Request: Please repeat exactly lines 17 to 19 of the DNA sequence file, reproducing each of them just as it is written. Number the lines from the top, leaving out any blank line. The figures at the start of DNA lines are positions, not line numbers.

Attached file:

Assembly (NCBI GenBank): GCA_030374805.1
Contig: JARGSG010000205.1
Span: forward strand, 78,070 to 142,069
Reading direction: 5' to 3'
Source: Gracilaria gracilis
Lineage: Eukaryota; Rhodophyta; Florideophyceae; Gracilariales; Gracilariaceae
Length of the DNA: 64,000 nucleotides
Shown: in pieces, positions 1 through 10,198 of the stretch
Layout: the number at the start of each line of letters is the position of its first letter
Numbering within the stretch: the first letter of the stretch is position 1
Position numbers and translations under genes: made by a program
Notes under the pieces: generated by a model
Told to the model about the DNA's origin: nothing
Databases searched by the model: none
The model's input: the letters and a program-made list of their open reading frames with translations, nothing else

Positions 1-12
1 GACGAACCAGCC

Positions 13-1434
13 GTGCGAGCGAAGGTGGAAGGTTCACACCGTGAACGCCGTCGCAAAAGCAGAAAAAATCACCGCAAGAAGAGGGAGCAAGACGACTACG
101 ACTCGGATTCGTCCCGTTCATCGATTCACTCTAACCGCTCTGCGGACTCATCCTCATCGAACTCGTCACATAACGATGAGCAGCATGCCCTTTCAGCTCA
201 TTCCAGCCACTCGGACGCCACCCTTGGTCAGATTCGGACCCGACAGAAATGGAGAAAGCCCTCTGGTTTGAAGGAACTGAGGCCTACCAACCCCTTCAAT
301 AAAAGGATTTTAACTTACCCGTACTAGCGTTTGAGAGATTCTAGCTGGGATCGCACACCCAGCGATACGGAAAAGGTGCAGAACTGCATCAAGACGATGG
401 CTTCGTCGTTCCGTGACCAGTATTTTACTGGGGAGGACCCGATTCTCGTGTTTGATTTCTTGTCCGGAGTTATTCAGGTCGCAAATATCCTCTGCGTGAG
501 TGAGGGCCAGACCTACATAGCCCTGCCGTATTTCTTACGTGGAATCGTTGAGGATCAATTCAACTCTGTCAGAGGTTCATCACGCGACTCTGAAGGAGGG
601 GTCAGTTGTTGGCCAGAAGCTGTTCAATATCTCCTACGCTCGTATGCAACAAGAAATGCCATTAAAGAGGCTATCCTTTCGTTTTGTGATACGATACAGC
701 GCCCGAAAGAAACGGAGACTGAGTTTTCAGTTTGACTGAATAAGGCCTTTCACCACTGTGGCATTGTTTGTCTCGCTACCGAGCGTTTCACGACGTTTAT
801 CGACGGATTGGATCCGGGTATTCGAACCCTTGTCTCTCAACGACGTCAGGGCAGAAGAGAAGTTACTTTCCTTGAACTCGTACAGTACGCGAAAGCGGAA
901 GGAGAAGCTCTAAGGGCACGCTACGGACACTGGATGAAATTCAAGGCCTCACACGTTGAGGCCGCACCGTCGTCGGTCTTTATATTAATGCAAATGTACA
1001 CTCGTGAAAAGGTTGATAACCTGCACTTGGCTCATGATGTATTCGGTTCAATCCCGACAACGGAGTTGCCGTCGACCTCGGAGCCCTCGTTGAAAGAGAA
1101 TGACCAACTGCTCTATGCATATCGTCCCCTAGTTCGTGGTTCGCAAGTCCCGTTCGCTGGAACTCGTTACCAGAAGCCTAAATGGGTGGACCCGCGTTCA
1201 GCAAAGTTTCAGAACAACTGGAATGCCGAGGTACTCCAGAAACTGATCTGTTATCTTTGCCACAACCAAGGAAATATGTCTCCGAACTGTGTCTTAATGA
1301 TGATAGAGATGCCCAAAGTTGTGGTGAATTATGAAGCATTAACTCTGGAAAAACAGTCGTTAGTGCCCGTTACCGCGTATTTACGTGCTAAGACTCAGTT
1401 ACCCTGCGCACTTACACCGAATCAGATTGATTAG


1 GACGAACCAGCC

Positions 13-1434
13 GTGCGAGCGAAGGTGGAAGGTTCACACCGTGAACGCCGTCGCAAAAGCAGAAAAAATCACCGCAAGAAGAGGGAGCAAGACGACTACG